Tuesday, October 20, 2009

Tell It To Me Straight


When one of your child’s doctors needs to share news – significant news – with you, how do you want him/her to do that? What if it is news that most people would consider bad news? What if the news will cause a shift in the universe of your life?

I’ve been pondering these questions myself after reading two articles recently about how doctors should deliver a diagnosis of Down Syndrome. One article from the Journal of American Academy of Pediatrics talks about how best to deliver a postnatal Down Syndrome diagnosis. The other, from the American Journal of Medical Genetics, talks about the same thing, but from the view of a prenatal diagnosis.

Both of the articles depended heavily on surveys of parents, and the number one thing that the parents said? Don’t say, “I’m sorry” or “Unfortunately, I have some bad news to share.”

I thought back to the times when Ashley’s doctors had to deliver significant news to me. First, when she had her second brain tumor removed, I didn’t get “I’m sorry”, but I did get the sad looks and slight head shakes which spoke volumes to me. This was the same doctor who went on to say I ought to place my child in an institution.

Then there was the news that Ashley would have to get a G-tube. The doctor delivering that news was perhaps the most compassionate, loving, intelligent person I have ever met. He was matter-of-fact with the news – he gave me the reasons why and why not – he told me what to expect – he told me how both my life and Ashley’s would change.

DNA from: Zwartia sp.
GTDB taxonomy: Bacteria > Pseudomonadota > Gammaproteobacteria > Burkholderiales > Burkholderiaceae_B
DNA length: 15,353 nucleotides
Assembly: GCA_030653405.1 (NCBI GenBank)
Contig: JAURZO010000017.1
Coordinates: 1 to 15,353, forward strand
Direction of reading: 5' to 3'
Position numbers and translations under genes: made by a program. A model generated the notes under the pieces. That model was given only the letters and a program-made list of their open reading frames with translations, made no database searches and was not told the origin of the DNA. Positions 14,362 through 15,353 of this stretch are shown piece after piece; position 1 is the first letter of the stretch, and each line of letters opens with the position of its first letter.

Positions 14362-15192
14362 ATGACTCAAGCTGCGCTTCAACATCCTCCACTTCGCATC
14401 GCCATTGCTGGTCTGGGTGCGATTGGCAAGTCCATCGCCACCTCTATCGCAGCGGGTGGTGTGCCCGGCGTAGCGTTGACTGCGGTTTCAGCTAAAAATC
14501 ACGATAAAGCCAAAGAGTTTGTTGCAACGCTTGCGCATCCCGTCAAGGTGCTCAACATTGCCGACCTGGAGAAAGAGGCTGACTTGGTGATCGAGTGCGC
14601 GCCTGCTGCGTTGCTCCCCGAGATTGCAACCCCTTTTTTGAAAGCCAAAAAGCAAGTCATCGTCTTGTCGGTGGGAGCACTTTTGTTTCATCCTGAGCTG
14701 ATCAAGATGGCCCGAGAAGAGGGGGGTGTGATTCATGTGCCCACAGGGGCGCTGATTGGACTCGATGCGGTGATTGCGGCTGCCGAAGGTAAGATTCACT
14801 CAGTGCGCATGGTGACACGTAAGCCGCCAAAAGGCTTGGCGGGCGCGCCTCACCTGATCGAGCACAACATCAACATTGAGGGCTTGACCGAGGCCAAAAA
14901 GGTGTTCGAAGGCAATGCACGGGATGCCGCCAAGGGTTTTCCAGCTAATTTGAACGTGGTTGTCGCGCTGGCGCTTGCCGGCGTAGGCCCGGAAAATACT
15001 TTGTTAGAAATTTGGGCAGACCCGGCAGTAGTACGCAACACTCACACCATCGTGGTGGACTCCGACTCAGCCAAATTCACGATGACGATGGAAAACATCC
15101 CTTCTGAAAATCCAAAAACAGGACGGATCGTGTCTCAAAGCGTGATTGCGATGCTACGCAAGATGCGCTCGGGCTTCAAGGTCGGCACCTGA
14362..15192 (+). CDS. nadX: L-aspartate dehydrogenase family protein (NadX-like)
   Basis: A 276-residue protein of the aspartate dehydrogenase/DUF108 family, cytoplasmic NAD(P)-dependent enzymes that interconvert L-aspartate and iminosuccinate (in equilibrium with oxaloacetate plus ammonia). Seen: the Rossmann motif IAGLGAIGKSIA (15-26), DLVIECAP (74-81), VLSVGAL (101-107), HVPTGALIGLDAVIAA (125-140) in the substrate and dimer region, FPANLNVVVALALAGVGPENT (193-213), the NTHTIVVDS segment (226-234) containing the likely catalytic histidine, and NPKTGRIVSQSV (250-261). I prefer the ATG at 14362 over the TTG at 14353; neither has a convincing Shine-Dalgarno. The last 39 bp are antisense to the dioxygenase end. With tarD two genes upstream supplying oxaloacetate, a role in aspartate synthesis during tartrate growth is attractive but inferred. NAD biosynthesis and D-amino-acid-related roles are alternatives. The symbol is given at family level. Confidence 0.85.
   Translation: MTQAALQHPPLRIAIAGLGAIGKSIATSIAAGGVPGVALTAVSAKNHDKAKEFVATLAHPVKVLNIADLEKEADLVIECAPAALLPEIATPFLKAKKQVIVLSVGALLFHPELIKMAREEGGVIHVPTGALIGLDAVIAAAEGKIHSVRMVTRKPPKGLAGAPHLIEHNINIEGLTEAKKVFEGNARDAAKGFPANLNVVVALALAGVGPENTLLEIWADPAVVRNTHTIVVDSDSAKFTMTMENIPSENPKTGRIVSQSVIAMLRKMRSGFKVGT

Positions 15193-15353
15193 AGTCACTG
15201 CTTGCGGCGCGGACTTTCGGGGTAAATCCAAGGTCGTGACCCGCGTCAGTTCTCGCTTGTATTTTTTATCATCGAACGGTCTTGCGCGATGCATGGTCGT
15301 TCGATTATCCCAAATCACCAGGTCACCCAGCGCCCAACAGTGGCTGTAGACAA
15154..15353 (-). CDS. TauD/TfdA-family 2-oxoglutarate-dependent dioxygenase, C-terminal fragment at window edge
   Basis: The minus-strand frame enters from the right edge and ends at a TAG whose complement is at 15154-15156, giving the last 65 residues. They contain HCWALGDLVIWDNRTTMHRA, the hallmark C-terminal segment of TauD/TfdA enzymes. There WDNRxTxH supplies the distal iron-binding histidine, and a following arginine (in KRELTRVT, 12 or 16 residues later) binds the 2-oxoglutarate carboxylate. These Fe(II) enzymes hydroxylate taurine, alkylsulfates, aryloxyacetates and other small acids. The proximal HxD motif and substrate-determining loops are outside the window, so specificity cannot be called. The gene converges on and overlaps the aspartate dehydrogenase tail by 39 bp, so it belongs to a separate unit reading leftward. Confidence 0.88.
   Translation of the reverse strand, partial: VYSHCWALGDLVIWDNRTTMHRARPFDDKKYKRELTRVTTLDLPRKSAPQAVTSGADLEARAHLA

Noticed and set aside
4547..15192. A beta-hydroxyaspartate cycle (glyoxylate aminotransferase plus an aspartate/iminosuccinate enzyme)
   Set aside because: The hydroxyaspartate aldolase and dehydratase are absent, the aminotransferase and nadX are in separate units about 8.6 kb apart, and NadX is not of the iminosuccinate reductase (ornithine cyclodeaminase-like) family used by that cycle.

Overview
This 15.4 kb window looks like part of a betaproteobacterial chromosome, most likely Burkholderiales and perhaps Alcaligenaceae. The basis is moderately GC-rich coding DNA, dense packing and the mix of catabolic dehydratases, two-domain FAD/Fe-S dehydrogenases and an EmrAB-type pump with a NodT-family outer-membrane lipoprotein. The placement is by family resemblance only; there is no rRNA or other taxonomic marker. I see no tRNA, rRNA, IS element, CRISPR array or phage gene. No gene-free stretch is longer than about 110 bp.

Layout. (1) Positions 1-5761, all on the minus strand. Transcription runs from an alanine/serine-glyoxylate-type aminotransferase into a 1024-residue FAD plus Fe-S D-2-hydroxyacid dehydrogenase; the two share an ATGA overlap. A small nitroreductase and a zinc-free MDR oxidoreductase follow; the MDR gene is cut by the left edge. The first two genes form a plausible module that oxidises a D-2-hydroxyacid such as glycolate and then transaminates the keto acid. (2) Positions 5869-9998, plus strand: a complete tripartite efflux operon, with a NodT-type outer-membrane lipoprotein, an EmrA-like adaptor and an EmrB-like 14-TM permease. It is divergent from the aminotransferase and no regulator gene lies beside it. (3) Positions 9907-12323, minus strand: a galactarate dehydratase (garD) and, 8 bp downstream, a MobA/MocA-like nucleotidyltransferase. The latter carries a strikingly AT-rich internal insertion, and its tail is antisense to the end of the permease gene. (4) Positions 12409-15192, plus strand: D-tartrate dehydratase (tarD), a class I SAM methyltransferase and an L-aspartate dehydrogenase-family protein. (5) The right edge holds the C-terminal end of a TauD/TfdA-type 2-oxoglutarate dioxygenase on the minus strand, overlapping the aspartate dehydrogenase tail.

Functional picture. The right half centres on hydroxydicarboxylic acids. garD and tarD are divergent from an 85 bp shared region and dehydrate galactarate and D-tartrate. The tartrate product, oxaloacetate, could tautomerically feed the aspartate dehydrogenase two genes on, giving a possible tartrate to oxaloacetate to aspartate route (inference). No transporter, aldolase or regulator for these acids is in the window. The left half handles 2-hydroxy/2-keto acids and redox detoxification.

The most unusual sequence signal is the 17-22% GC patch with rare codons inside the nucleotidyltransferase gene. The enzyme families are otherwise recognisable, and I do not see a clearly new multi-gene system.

And finally, there was the news two summers ago that Ashley’s neurologist had discovered more brain tumors on an MRI he had ordered (at my insistence). He also didn’t say “I’m sorry” or “I’ve got bad news”. He told me the facts – told me to contact the neurosurgeon the next day – and asked me to stay in very close touch with him. The words were right, but the delivery was sad. The sadness and worry in his words sent me over the edge.

If I had to choose, I would take the approach of the second doctor – the one who told me about the G-tube.

I know everyone is different, but I am a person who must be given the facts, and then allowed time to process those facts. I need information on support groups and other parents who may have been through the same thing. I need to reach out when I feel like reaching out, and I need to know where to do that reaching.

But I never want to be told, “I’m sorry.”

How about you?

Today I am thankful that the first doctor I met when I adopted Ashley was Harry Gewanter. He became her advocate and one of my best friends!

5 comments:

Trish said...

I'm trying to think. My circumstances are much different, but when 'bad' news came, I'm comparing.

First there was the day I was diagnosed with the pre-e. I almost told myself. The nurse had come in to take my vitals and looked...stoic, I suppose. She definitely had that "don't alarm the patient" look on her face. Which of course, alarmed me.

Then my doctor came in.. but she seemed very perky. I genuinely thought she'd just popped in to say hello. (I wasn't expected to see her that day.) She said "what's up?" and I told her my BP was high and my stomach hurt. She said "yeah, and you have a lot of protein in your urine."